The group fine-tuned their process for the third round, tightening their feedback loops even further. By the end of the third round they’d delivered on all my standard feature requests. I had to start making up new stuff. They further refined their practices for the fourth round. At that point I was scrambling for feature ideas.
I had been prepared for a difficult session in which I would have to nudge and coach and guide participants into recognizing the power of Agile practices. Instead, I had a group that so thoroughly embraced the principles behind Agile that I could hardly keep up with them.
Cognitive dissonance set in. I was almost dizzy trying to reconcile the picture the manager painted for me with the reality I had just witnessed. This group was among the most effective I had ever had the honor to work with. So why did they have a reputation for being among the worst, most resistant?
When we debriefed the whole exercise, I asked some probing questions about their perspective on Agile in the real world.
I learned that they didn’t have anything against Agile per se. But they did have a problem delivering within their organization. Their success as a group was not wholly within their control.
It was a classic case of Conway’s Law. The organization resembled the architecture. This particular group happened to be responsible for a chunk of architecture that depended on other parts of the system. The dependency was one-way, so the other groups tended to ignore this group’s needs. Unfortunately that’s all too common with anything that’s not considered part of the core system: localization, installers, configuration tools, reporting, etc.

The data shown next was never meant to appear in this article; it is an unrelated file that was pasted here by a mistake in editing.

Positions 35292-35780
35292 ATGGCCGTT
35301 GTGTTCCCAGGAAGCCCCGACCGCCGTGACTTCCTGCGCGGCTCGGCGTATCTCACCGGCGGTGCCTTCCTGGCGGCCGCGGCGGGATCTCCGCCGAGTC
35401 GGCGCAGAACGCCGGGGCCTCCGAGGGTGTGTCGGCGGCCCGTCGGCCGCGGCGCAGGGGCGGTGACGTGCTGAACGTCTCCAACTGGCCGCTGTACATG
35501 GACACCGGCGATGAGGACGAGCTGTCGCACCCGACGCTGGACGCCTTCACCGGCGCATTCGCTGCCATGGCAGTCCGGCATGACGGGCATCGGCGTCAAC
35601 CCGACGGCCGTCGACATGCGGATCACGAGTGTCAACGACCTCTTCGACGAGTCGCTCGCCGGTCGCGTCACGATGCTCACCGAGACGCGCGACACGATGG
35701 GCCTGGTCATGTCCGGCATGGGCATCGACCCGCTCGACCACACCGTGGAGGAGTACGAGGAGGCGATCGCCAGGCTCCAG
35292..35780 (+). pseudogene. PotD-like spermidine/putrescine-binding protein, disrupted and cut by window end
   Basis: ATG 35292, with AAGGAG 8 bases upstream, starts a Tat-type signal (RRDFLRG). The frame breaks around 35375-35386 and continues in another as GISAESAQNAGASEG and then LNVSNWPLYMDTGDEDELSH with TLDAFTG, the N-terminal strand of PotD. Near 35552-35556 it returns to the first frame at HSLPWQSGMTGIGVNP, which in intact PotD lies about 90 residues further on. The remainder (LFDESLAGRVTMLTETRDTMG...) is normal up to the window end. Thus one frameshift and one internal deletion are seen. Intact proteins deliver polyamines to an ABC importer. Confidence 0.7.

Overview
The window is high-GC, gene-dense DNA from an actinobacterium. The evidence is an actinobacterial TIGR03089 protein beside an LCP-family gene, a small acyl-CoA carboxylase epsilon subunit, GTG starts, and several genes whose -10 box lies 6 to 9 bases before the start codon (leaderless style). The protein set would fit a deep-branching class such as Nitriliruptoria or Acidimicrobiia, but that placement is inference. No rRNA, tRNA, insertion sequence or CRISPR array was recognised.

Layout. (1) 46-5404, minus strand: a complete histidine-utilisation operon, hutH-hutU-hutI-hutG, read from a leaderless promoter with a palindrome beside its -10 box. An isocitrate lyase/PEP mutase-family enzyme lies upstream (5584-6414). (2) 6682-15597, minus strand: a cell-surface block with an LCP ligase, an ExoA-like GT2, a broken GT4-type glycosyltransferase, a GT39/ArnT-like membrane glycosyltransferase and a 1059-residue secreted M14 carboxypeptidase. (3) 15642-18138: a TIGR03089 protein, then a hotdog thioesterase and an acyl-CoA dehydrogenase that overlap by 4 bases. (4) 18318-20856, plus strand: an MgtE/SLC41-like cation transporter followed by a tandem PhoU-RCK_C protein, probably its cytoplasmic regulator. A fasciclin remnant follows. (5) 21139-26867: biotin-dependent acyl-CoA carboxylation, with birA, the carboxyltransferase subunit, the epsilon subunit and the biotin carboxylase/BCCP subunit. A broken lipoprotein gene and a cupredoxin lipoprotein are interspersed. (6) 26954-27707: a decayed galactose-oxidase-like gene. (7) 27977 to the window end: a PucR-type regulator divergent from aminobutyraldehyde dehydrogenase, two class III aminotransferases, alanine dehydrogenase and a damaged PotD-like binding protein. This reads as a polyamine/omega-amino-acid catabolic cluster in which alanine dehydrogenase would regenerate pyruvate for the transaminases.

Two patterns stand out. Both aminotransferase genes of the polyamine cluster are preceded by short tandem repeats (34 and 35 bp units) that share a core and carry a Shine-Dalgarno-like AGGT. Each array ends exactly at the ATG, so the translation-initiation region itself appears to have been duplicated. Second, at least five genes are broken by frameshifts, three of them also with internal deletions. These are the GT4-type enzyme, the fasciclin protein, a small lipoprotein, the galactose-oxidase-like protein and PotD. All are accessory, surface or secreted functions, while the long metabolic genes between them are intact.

Moreover, the group had been living in that context for a very, very long time.
In order to survive, this group had learned how to work within their context to deliver consistently. They were slow by the organization’s standards. But given that this group was completely hamstrung by dependencies on other parts of the system, the fact that they had managed to deliver at all was nothing short of miraculous.
Now that I understood their context, I understood how they had managed to fly through WordCount. In comparison to their real world situation, WordCount, even with all its initial artificial constraints, was a walk in the park.
The whole experience illustrated so nicely how Agile doesn’t solve problems, it reveals them. But it doesn’t always give us a clear picture of the root cause. The manager who took me aside recognized a problem with this group. The problem was very real. But he thought the problem was with the group. It wasn’t. It was with the context in which the group had to operate.
There’s a more general principle at play here. It’s much easier to point the finger at something we can see: an underperforming group. It’s much harder to discover the underlying systemic maladies that led to the problem. We can see the symptoms, not the disease.
And I learned that the team with the worst reputation may be stronger than anyone imagines.